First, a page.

Sunday, October 30, 2011
Our plans were suddenly changed yesterday. On the road already and not really wanting to head back to the house, we decided to head for the mountains. The Great Smoky Mountains.
So I punched in some information into our GPS device and in nothing flat we were headed for the Cataloochee section of the Great Smoky Mountains National Park. Because of the way our most popular park was created, one of the things promised about it was that there would never be an admission fee charged. So you never have to think about that if you head over there.
I like Cataloochee for many reasons, but the thing which draws most people there these days are the elk herds. This was the part of the park chosen for the reintroduction of elk to the Appalachian ecosystem. If you travel or hike much around the southern Appalachians you will immediately become aware of the many places with the word "elk" in their names. Once upon a time there was an eastern species of elk which was exterminated due to overhunting and habitat loss. The last of our eastern elk were killed off by Europeans along with the eastern woodland bison, the red wolf, and too many other creatures to list here.
However, it is possible to return some animals to their former niches within the ecosystems. The elk was one of these. It's a rather large creature, but not of a disposition that would alarm most people who live around the park and who visit the park. And so the effort was begun, first with an infusion of elk from The Land Between the Lakes in Kentucky where a reintroduction had already proved to be successful.
True, these aren't actual eastern elk--those are gone forever, into the sucking pit of oblivion. But they're likely so similar that, left to time and Nature, they will revert to that same form that gave its name to so many spots in my native Southern mountains.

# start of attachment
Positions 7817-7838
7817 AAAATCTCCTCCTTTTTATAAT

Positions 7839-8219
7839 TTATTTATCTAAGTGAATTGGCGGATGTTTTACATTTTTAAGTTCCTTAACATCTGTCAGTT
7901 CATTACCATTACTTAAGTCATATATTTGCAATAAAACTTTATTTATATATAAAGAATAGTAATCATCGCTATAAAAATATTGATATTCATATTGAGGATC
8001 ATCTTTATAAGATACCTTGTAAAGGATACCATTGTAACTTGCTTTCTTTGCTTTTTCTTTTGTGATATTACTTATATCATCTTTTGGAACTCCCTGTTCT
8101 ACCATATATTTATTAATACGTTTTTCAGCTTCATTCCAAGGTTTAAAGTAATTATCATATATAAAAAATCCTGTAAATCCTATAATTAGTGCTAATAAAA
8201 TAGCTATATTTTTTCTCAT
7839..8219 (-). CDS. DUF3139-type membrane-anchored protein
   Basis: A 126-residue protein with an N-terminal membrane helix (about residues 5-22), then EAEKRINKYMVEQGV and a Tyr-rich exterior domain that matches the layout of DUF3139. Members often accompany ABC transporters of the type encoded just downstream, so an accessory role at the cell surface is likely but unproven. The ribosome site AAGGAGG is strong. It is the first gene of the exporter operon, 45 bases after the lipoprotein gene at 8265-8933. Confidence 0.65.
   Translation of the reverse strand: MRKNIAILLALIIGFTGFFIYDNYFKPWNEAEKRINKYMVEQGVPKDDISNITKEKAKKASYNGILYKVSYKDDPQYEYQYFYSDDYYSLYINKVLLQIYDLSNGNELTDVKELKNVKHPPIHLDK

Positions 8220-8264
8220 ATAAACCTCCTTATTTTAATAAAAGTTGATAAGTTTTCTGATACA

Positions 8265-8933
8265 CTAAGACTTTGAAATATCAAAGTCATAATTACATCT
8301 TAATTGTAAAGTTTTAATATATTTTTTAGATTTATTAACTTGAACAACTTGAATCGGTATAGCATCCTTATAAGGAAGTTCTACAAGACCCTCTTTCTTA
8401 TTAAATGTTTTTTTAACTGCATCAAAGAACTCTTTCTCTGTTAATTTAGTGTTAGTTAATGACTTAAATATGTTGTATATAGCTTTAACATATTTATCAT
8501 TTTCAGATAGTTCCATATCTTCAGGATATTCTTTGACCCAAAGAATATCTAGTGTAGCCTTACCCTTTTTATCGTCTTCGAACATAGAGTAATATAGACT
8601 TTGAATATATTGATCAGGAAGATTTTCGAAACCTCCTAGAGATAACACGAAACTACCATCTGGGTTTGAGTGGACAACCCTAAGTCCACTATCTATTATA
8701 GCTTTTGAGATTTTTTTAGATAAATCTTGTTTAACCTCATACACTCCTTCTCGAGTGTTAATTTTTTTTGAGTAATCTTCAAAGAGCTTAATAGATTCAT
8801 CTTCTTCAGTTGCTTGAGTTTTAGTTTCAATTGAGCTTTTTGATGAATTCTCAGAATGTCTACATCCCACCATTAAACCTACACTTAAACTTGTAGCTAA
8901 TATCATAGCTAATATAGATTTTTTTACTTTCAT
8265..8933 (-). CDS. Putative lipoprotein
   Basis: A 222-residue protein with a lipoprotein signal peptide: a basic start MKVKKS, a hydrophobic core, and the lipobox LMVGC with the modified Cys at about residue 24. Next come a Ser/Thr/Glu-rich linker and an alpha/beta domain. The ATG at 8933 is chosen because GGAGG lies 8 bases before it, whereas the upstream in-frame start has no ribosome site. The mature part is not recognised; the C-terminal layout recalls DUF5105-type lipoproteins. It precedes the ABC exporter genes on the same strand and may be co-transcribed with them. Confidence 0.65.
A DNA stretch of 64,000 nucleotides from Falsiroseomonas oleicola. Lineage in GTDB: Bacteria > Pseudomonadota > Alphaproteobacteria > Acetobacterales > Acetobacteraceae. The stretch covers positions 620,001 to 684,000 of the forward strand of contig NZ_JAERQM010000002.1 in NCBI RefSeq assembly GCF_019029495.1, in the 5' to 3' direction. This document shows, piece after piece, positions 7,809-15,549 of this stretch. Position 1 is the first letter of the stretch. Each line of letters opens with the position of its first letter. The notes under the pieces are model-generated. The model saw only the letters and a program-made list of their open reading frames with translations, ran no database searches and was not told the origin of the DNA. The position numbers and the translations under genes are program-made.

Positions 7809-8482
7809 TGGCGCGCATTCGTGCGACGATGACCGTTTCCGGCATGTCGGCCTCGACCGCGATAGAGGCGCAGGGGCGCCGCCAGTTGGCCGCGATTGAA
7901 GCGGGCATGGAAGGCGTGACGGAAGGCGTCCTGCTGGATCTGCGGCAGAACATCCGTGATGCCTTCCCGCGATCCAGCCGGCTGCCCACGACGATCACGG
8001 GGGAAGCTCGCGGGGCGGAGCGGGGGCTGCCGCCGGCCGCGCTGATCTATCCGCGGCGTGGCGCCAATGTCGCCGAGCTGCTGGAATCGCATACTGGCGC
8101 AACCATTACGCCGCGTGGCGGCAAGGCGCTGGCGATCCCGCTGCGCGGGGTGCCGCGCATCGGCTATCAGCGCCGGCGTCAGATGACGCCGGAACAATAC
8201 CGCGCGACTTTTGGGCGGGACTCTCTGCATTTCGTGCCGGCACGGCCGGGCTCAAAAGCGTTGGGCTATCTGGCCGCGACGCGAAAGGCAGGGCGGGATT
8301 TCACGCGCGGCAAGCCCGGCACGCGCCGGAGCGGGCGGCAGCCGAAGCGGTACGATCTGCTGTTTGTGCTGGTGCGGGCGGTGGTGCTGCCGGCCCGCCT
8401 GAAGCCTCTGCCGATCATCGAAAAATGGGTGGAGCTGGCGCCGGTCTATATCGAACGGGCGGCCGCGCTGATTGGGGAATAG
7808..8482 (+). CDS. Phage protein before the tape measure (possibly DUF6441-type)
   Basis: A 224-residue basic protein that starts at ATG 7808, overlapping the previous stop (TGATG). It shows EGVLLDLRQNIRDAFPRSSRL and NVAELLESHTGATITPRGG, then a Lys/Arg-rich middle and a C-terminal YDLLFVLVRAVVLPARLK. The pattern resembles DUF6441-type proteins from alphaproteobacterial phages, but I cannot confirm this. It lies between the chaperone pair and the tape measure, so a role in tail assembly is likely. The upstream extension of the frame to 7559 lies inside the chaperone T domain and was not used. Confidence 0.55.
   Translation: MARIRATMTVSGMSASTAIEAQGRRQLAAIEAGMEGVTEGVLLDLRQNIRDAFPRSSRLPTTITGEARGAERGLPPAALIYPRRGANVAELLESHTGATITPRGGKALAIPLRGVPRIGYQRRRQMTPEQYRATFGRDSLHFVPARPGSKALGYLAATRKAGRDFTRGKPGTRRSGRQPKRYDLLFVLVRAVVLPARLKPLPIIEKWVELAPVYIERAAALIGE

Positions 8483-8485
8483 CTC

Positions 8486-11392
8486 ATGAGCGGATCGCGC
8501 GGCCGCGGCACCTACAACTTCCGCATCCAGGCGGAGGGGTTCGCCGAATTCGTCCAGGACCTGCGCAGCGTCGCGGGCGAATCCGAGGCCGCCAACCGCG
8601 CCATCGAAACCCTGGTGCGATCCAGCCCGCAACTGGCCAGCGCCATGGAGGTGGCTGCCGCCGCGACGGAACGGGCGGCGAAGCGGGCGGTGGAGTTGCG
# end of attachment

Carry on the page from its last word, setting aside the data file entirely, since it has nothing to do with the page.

The first thing we saw were huge flocks of wild turkey. When I was a kid hiking in the Smokies you NEVER saw them. You knew they were there, but their numbers were such that they just were rarely seen. Finally, because of strict enforcement of hunting laws, their numbers are much greater than the days when they were on the brink of extinction in the South.
This was a weird-looking sycamore tree growing behind one of the historical buildings in Cataloochee.
The Caldwell House in Cataloochee. Cades Cove gets most of the attention in the Park, but Cataloochee was the largest town that had to be evacuated to create the Great Smoky Mountains National Park. It had a population of over 1200 people, more than 200 substantial buildings, two post offices, general stores, etc. The hills around the valley were--in the day--covered in apple groves. It was mainly the apple crops that sustained the town and it was known far and wide for its high quality apples. Now all that remain of the town are a few buildings that are preserved by the Park Service.
Because of the way the Park was created, horesback riders are allowed almost unfettered access to the Great Smoky Mountains National Park and most of its trails. I have grown to hate the horses and their riders. There's not a ruder, louder, more obnoxious group than horseback riders in the Great Smoky Mountains National Park. And there's nothing more unpleasant than having to hike on trails that have been utterly destroyed by horses. Unfortunately, I don't think that there's anything that can be legally done to curtail the access to this park by this destructive group of assholes.
Near the Palmer House we encountered this trio of really big bulls. One of the rangers told us that these three hung out together now that the rut was over. They can't get laid again until next September and have chosen to chill out as three good ol' boys. Of course come next September they'll be smashing those racks together trying to get the pick of the babes.
One of the bulls who wandered pretty close to me. You're not allowed to approach the elk, but this one moseyed over my way.
We stopped at Big Creek to look at the water before we left the Park and headed home.